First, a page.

Pioneer has seen thousands of teams from over 150 countries. None have been so dominant in our Tournament as Brad and Joseph building Roboflow, a Sudoku-solver turned end-to-end computer vision platform.

Since July 2019, they’ve spent over 80 consecutive weeks in the top 5 of our global leaderboard, including an unmatched streak of 19 straight at #1. Last month, coming out of YC S20, they announced a fundraising round of $2.1M co-led by Lachy Groom and Craft Ventures.

We’re excited about their future. We recently caught up with them to learn more about their journey thus far.

Joseph Nelson (Left) & Brad Dwyer (Second from right) at TechCrunch Disrupt.

What is the role of AI Grant in the story of Roboflow?

Joseph was a finalist [in 2017] before AI Grant turned into Pioneer. AI Grant was going to help Joseph’s last business, Represently, which is a Zendesk for Congress. Represently enables Congressional offices to respond to 30M inbound messages 90 percent faster through natural language processing. A company called Fireside21 acquired it.

What project did you join Pioneer with? Was it tied to the AI Grant work?

Brad joined Pioneer (via suggestion from Lenny Bogdonoff!). This was before Joseph joined and was unrelated to AI Grant.

Brad originally joined Pioneer with Stack Roboflow (and then Ask Roboflow) which were trying to use NLP fine-tuned on the Stack Overflow archives to answer programming questions (both projects are completely unrelated to the current Roboflow despite the similar names).

Then he moved on to PreguntaRepuesta, an attempt to use NLP to auto-translate Stack Overflow’s content for the 80 percent of the world that doesn’t speak English.

And finally to Boardboss, an augmented reality app that uses computer vision to make board games more fun to play. Joseph and Brad launched BoardBoss on October 8, 2019.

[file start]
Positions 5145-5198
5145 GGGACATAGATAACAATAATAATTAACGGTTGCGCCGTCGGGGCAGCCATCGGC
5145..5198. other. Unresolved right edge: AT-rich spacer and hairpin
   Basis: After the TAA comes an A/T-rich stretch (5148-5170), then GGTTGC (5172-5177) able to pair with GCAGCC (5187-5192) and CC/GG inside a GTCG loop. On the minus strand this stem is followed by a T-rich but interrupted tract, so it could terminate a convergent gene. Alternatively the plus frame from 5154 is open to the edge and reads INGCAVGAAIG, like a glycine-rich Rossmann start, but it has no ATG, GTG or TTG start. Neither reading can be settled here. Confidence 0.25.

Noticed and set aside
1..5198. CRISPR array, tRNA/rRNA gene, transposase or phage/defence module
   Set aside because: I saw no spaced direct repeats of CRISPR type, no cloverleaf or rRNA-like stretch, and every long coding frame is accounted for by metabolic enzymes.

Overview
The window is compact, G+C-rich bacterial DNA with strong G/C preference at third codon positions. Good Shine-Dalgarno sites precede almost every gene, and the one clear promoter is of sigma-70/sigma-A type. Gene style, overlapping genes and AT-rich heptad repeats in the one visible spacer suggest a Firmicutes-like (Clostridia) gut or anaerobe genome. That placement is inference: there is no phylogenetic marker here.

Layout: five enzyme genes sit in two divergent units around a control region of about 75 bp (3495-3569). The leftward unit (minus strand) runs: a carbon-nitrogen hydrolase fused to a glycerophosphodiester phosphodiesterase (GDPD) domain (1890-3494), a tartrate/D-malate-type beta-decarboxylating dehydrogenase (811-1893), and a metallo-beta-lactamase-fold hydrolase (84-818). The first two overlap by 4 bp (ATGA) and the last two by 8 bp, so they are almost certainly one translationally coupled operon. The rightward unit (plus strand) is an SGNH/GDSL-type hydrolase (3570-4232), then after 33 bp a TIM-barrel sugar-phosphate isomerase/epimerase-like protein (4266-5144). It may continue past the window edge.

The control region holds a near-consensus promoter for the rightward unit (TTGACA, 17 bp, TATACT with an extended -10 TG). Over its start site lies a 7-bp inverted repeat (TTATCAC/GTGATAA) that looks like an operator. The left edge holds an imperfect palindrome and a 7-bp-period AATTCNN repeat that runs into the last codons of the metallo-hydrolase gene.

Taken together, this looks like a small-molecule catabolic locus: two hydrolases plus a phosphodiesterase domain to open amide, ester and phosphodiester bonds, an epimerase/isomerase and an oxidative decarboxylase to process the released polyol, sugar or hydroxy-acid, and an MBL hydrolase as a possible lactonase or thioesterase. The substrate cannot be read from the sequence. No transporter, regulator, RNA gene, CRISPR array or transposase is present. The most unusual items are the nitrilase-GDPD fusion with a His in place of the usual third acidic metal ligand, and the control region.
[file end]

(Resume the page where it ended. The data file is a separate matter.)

The internal computer vision developer tools required to build BoardBoss became what’s now Roboflow.

How has the product evolved since launch?

We’ve been focused on enabling developers to build products that understand and interact with the world around us. Originally, that meant building applications to enhance board games. Over time, it became clear developers didn’t need inspiration—they needed tooling. The tools we needed to build our first computer vision apps were the starting point for Roboflow, which has now empowered 20k+ developers to make their own computer vision products and services.

Brad's first submission in the Pioneer Tournament, June 2019.

What keeps you coming back every week, 80+ weeks later?

First, we’re competitive. Keeping our top spot is motivating. Secondly, we find that it pushes us to do more every week and holds us accountable to what we seek to do.

How has Pioneer been most helpful to you? How has the community benefited you?

Pioneer has gamified our to-do list, pushing us to work harder. Daniel and the Pioneer team helped us strategize for our seed round. We’ve also met great fellow Pioneers that are working on intriguing problems and even collaborated with some on projects together, like Having the support of the community for launches and feedback is great.

Any specific pieces of feedback that had a big impact on the company trajectory?

The process of giving feedback requires thinking about someone else’s business from first principles. At times, that helps us evaluate if we’re working on the highest impact parts of ours. Separately, having others scrutinize things like landing page copy or pricing pages surfaces areas to improve.

Choice company milestones you remember from the journey so far?

  • The day we were offered to join YC was memorable. We thought we did poorly in the interview compared to our practice with Daniel. We got the call to join that night.
  • Crossing $10k MRR felt like a meaningful breakthrough.
  • Seeing Roboflow used in so many ways we could have never imagined has been motivating: cancer research, safer food production, spotting environmental leaks, and more.

You’ve grown from 0 to over 20,000 users – do you expect to continue using Pioneer as you grow?

Pioneer pushes us to set aggressive weekly goals, and we plan to continue to do that. We’ll lean into the network of the Pioneer team for future fundraising. We’re eager to collaborate with other Pioneer companies on their projects.

We’ve also joked that when the company grows a bit, we should split up the team into a red team and a blue team for Pioneer to climb the leaderboard and compete against themselves.

Until then, if you’re dabbling on a side project like Brad’s original NLP app and want a bit of feedback and accountability, join our Tournament. Maybe you’ll unseat the champs.

Just getting started, but not ready for the Tournament? Try out Launcher.